What is Flesh Eating Disease?
Flesh-eating disease is also called necrotizing fasciitis. It is an infection that rapidly destroys tissue through the layers that surrounds muscles. If left untreated, it can cause death within 12 to 24 hours. It is estimated that there are between 90 and 200 cases per year in Canada, and about 20-30% of these are fatal. Flesh-eating disease can be caused by a number of different bacteria, including group A streptococcus (GAS), a very common bacteria. Many people carry GAS bacteria in the throat or on their skin without getting sick. It is the same bacteria that causes strep throat, and can also cause impetigo, scarlet fever and rheumatic fever. In rare instances, GAS will cause serious illnesses, including pneumonia, meningitis, blood poisoning, and streptococcal toxic-shock syndrome.
What are signs and symptoms of Flesh Eating Disease?
The symptoms of flesh-eating disease include a high fever, and a red, severely painful swelling that feels hot and spreads rapidly. The skin may become purplish and then go black and die. There may be extensive tissue destruction. Sometimes the swelling starts at the site of a minor injury, such as a small cut or bruise, but in other cases there is no obvious source of infection.
- A weakened immune system, which could be caused by such factors as disease (HIV infection, AIDS), cancer treatments (radiation and chemotherapy), or by taking anti-rejection drugs following an organ or bone-marrow transplant.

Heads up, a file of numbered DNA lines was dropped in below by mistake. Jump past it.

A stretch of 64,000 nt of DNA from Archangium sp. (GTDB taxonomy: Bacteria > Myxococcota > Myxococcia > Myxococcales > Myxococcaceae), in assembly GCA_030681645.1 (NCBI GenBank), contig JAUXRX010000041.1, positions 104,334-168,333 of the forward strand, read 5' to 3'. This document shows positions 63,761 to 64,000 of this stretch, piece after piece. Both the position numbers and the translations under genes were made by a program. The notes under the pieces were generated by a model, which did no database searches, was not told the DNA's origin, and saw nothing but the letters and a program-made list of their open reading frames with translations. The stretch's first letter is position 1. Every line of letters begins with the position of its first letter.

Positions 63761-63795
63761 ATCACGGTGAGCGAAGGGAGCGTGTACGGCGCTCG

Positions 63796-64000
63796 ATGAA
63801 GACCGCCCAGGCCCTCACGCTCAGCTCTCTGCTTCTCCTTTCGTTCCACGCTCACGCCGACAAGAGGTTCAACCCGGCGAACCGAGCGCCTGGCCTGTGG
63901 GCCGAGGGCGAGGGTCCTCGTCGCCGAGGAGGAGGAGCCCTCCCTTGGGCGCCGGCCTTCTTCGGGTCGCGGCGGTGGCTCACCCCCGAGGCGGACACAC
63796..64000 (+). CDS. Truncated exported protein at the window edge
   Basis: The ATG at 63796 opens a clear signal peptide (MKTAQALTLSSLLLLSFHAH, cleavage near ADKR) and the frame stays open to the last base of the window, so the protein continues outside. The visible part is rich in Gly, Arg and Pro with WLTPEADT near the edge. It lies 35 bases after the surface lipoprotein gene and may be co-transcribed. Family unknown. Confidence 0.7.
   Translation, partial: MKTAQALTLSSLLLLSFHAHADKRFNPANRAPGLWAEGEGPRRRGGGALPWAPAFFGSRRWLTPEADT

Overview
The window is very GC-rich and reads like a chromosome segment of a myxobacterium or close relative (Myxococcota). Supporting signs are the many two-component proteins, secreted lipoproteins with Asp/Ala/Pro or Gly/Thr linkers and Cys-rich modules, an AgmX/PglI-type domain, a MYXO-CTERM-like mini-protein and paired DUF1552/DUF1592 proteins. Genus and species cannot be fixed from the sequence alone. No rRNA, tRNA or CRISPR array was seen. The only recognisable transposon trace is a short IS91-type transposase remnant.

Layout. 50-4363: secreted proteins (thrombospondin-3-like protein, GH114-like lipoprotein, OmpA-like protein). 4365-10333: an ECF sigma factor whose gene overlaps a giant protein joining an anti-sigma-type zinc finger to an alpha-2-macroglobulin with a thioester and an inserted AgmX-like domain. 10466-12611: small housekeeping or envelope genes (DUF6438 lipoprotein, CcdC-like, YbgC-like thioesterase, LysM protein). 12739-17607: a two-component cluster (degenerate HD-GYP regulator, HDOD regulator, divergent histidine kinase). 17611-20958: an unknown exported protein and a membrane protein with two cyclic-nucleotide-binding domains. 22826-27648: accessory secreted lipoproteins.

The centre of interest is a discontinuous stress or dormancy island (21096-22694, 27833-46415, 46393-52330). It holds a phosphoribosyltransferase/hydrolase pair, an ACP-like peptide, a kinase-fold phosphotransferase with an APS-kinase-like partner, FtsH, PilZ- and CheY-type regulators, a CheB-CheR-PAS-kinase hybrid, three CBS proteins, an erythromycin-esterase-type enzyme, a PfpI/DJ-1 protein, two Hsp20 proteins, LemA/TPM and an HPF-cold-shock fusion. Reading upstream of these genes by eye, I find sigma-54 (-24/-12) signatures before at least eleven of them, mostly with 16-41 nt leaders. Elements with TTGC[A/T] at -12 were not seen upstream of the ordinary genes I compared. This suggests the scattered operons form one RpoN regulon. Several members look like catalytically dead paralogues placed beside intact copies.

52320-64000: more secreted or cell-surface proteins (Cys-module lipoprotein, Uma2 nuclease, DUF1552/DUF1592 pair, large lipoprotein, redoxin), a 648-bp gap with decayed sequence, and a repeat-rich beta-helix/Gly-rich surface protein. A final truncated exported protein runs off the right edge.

- Chronic diseases, including heart, lung or liver disease.
- Recent close contact with someone who has flesh-eating disease that was caused by GAS.
- Chickenpox- it should be noted, however, that while flesh-eating disease is a complication of chickenpox in children, very few children with chickenpox will develop flesh-eating disease.
Keep in mind that flesh-eating disease is very rare. Your chance of getting it is low, even when these risk factors are present.
What is the treatment?
Because flesh-eating disease progresses so rapidly, treatment usually involves surgery to remove the infected tissue and antibiotics to fight the infection. There is no vaccine to prevent flesh-eating disease.
Minimize your risk!
- Seek immediate medical attention if you have the symptoms of flesh-eating disease.
- If you have been in close contact with someone who has flesh-eating disease caused by GAS, consult your doctor. It may be a good idea to take antibiotics as a precaution.
- Take proper care of minor wounds and cuts. Wash the affected area in warm soapy water, and keep it clean and dry with a bandage.
This page provides basic information only. It must not take the place of medical advice, diagnosis or treatment. Always talk to a health care professional about any health concerns.
For Further Information
Call the Infectious Disease Program: (807) 625-5900
or toll-free 1-888-294-6630